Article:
TOKYO -- U.S. President-elect Joe Biden's focus on international cooperation and alliances appears to have struck a chord with the Japanese public, a Nikkei/TV Tokyo poll finds, as more respondents expect better or similar bilateral ties than after the election of President Donald Trump.
An improvement in Japan-U.S. relations under the Biden administration was forecast by 18% of respondents, and another 66% expect no change. Just 8% said ties would worsen.
Biden repeatedly discussed the importance of American ties with the world during his campaign. The president-elect also assured Prime Minister Yoshihide Suga in a call on Nov. 12 that U.S. obligations to defend Japan extend to the Senkaku Islands, which China claims as the Diaoyu.
In contrast, the first poll conducted after Trump won the presidential election in November 2016 found that 34% of respondents expected relations to deteriorate, while roughly 50% saw an improvement or no change.
Meanwhile, approval of Suga's cabinet fell 5 percentage points to 58% from the previous poll in October. The Japanese public's concerns over the protracted coronavirus pandemic appear to be rising, with 48% of respondents saying they do not approve of the government's response -- up 13 points from the last poll, and outnumbering the 44% who approve.
Still, public approval of Japan's coronavirus response remains above the 40% recorded when the outbreak first began to spread nationally in February, as well as the 42% during the second wave in July.
Among those who approved of Suga's cabinet, 41% cited his character, 27% attributed their support to the ruling Liberal Democratic Party's central role and 26% noted the cabinet's stability. Just 11% of this group approved of the cabinet because of its policies, down 9 points from the October poll.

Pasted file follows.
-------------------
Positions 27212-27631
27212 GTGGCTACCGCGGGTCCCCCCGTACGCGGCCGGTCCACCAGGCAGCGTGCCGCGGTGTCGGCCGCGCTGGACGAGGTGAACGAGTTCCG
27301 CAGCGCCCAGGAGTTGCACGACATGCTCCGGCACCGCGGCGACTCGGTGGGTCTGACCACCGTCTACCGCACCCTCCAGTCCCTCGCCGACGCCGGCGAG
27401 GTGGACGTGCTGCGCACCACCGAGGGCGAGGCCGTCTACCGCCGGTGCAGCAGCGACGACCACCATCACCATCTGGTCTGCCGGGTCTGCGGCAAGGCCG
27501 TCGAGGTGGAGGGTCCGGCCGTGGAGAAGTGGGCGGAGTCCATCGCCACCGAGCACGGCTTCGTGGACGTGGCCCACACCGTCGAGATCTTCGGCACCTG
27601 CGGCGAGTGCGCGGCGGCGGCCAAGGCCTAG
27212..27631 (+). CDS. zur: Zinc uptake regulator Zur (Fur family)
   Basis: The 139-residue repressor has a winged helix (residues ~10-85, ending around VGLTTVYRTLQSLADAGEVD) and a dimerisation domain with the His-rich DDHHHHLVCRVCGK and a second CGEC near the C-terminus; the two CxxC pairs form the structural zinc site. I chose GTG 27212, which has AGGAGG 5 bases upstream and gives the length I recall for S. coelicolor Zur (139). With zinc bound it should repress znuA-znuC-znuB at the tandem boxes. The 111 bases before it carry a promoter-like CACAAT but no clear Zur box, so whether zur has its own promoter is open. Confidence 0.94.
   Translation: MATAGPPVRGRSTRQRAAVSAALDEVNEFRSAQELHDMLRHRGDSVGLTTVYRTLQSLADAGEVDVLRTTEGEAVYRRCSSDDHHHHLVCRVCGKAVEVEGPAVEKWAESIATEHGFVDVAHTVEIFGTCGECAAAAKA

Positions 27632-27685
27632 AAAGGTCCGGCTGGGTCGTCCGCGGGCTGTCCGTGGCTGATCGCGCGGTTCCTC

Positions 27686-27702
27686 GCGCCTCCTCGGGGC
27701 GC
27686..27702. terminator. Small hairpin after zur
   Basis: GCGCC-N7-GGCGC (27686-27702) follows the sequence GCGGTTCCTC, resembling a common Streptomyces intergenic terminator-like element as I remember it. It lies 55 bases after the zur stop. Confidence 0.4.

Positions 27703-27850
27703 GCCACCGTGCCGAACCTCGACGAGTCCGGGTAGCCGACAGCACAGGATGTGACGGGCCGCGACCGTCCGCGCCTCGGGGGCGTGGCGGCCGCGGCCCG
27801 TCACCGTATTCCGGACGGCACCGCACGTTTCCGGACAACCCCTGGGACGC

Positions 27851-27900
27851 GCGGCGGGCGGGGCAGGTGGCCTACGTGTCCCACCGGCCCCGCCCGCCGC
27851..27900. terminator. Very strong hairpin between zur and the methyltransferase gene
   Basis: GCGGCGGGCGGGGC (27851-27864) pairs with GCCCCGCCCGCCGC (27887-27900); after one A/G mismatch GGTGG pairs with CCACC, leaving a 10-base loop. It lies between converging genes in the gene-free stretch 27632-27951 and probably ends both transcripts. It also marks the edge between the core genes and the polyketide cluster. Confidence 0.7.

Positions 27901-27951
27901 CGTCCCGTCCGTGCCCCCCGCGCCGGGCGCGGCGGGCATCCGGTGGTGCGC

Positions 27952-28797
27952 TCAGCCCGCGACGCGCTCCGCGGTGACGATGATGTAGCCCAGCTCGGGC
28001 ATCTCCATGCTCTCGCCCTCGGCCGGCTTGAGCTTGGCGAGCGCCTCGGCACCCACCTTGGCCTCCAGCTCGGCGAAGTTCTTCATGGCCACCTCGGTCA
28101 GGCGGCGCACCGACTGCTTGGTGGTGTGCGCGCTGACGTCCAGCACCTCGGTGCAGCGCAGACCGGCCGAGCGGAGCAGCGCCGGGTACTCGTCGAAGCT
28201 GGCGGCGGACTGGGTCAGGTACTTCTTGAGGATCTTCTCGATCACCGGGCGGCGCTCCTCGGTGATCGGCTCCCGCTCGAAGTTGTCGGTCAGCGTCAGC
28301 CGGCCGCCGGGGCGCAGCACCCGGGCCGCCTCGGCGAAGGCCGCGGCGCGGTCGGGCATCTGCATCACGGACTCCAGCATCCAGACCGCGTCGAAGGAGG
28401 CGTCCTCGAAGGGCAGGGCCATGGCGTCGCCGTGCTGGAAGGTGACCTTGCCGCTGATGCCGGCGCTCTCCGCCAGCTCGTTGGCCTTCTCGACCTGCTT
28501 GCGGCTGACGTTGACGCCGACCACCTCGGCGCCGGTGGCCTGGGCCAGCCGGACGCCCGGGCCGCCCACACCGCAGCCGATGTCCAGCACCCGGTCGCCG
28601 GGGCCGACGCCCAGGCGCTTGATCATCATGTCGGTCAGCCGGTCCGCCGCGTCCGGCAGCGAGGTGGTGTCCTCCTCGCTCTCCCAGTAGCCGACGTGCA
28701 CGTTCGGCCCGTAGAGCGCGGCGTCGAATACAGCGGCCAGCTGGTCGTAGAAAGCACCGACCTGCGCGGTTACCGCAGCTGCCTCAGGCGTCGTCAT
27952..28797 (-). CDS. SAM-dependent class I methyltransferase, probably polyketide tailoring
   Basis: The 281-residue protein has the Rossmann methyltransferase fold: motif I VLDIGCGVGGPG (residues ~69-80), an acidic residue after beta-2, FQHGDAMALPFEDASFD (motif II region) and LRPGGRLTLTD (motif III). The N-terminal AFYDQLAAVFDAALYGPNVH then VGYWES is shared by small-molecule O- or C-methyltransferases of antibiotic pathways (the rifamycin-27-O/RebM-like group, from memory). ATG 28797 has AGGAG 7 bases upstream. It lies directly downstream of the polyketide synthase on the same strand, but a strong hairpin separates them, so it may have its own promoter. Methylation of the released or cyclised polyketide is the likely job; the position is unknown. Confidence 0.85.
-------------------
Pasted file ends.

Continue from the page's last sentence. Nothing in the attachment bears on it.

Cabinet disapproval rose 6 points to 32%. The most cited reason for disapproval was a lack of leadership, at 37% -- up from 12% in October. Twenty-nine percent cited bad policies.
In terms of policy priorities, 64% said Suga should focus on the coronavirus response. That figure rose 16 points from the last poll, and uncertainty over when the pandemic might end could be contributing to the decline in approval rates.
Economic recovery and Japan's pension, health care and nursing care systems ranked second and third on the priorities list, at 38% and 36%, respectively.
Despite the growing concerns about Suga's cabinet, 70% of respondents approved of his commitment for Japan to become carbon neutral by 2050, far outnumbering the 23% who did not. Support was strong across political and demographic lines, coming to 77% among those who approve of the cabinet and 62% among those who do not.
The poll was conducted by phone from Friday to Sunday using random-digit dialing. It received 993 responses from men and women 18 and older, for a response rate of 45.1%.